greener transportation to schools for students and employees, many of whom
currently drive. Yellow school bus transportation for General Education
students has been on the decline for decades and I do not support an
increase yellow school buses and routes. Instead I will advocate for a new
yellow bus contract pushing for an all-electric, zero emission fleet, and
to improve awareness and new programs that will promote sustainable
transportation options for students and employees like public transit,
carpool apps, biking, and walking.

When we make greener decisions, we benefit our students' learning, as well
as the environment. The district has made such improvements in the past,
like when SFUSD made the switch to greener cleaning products, and when it
integrated air quality monitoring and education into the curriculum. We saw
the benefits of this strategy: documented improvements in respiratory
health among students.

I intend to increase SFUSD Sustainability's Earth Day Every Day program,
and find ways to expand and maintain SFUSD's Green Schoolyard programs. I
will do this because I wholeheartedly support wellness for our students,
including ways that they can help themselves, their peers and adults around
them to lead a healthy life.

SFUSD established the Office of Sustainability in 2008, which has been
steadily growing not only its environmental curriculum, but students'
ownership of their school and home environmental practices. However, there
is more work to do. This includes curriculum that focuses on student
empowerment to create a more sustainable world for themselves, and learning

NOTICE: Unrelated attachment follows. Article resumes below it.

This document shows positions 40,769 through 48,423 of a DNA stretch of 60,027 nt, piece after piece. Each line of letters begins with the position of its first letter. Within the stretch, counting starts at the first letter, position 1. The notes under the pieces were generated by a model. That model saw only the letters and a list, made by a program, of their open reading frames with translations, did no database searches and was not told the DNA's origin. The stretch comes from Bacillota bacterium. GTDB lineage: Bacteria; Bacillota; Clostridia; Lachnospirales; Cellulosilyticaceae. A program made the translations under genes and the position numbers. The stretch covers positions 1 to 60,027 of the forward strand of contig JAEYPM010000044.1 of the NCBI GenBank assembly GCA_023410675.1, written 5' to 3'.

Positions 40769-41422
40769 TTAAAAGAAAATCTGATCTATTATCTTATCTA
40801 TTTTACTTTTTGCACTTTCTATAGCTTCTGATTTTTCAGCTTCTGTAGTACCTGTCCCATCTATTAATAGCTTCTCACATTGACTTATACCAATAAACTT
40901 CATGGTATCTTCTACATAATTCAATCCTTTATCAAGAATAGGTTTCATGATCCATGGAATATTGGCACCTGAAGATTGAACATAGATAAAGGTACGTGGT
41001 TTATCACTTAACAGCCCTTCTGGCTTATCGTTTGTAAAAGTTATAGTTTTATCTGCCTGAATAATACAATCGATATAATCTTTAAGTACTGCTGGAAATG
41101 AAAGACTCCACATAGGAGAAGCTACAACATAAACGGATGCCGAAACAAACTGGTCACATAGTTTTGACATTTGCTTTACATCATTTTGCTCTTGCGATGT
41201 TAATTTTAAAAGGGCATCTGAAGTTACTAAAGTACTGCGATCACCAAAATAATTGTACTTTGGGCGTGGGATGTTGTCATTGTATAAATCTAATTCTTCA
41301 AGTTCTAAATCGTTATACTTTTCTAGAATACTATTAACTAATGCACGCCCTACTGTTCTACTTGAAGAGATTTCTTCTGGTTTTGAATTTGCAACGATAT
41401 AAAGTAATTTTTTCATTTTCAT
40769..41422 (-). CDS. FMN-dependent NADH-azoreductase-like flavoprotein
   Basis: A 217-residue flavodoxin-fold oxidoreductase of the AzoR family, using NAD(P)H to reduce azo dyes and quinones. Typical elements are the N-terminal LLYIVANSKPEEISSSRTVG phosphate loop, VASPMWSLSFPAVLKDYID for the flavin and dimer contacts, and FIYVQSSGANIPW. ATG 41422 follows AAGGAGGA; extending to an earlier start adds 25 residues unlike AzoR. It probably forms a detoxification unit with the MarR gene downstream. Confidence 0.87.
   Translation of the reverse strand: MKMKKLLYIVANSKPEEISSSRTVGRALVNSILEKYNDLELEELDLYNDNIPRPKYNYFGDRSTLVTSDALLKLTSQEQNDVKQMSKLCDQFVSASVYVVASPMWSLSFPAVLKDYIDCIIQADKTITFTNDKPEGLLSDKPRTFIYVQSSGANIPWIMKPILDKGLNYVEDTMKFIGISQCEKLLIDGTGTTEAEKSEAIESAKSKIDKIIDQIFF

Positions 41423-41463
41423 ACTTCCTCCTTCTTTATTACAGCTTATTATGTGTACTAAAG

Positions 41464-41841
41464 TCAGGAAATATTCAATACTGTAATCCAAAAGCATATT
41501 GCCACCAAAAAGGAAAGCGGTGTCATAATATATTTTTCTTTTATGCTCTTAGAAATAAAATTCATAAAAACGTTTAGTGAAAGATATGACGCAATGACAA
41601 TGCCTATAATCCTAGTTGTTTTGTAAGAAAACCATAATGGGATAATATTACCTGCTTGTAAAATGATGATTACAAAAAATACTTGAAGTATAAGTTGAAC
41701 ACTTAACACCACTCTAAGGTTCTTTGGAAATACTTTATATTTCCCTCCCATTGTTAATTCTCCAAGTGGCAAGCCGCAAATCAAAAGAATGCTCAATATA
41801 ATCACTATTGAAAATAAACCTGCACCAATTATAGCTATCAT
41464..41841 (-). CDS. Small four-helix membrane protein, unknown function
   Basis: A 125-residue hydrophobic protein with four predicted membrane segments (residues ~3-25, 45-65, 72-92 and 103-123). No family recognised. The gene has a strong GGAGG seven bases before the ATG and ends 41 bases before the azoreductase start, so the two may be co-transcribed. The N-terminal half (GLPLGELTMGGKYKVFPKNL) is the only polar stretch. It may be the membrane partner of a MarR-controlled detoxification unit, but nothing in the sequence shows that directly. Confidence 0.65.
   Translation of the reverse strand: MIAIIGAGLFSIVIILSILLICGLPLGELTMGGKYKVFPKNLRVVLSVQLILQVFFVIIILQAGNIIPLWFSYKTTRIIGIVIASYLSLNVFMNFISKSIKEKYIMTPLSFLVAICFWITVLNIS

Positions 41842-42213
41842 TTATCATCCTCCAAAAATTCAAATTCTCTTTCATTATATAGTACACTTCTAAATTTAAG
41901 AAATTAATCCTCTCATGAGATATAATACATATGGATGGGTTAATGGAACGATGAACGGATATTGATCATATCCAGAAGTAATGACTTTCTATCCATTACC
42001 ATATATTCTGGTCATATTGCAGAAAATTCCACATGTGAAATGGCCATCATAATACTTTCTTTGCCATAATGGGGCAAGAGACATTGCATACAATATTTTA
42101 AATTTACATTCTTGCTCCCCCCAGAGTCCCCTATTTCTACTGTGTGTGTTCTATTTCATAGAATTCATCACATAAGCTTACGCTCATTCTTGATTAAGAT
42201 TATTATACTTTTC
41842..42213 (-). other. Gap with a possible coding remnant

that grows a healthy respect for the earth, and in turn, for oneself.

15. Would you ensure that all San Francisco students have access to a public pre-K program? If so, how?

The research is clear that access to high-quality pre-K puts children--and
especially children from low-income families and dual language learners--on
a path to strong academic and life outcomes. Yet a recent set of studies on
California's public education system found that the achievement gap is
present before kindergarten. The learning rates of California's third
through eighth grade students are the same as or slightly better than other
students nationwide, but California's low-income students lag behind their
peers nationally primarily because of lower school-readiness levels when
they enter kindergarten. Black and Latino children and dual language
learners are less likely to have attended preschool than white children.

Here in San Francisco, though, we have a made a significant public
commitment to providing access to high-quality pre-K to all students,
through efforts such as Preschool for All as well as investments in early
education through initiatives such as the Public Education Enrichment Fund.
I strongly support these continued investments, as well as the eventual
expansion of Preschool for All so that it covers all 3-year olds, not just
all 4 year-olds. SFUSD offers access to Preschool for All programs through
its public preschool sites, but many Preschool for All sites are also
privately operated. This mix of public and private delivery--with key
quality assurance and accountability mechanisms, in addition to state
licensing requirements--is key to ensuring an adequate supply of
high-quality preschool opportunities to meet the demand for services across
our city.

16. Do you think Prop 13 needs to be reformed? If so, in what ways? How will you use your position on the Board to advocate for this?

The district's current financial situation is better than it has been
in years. With the generosity of San Francisco voters we have been
able to add critical services that had disappeared for many years and
is not available to other cities in California. However even with this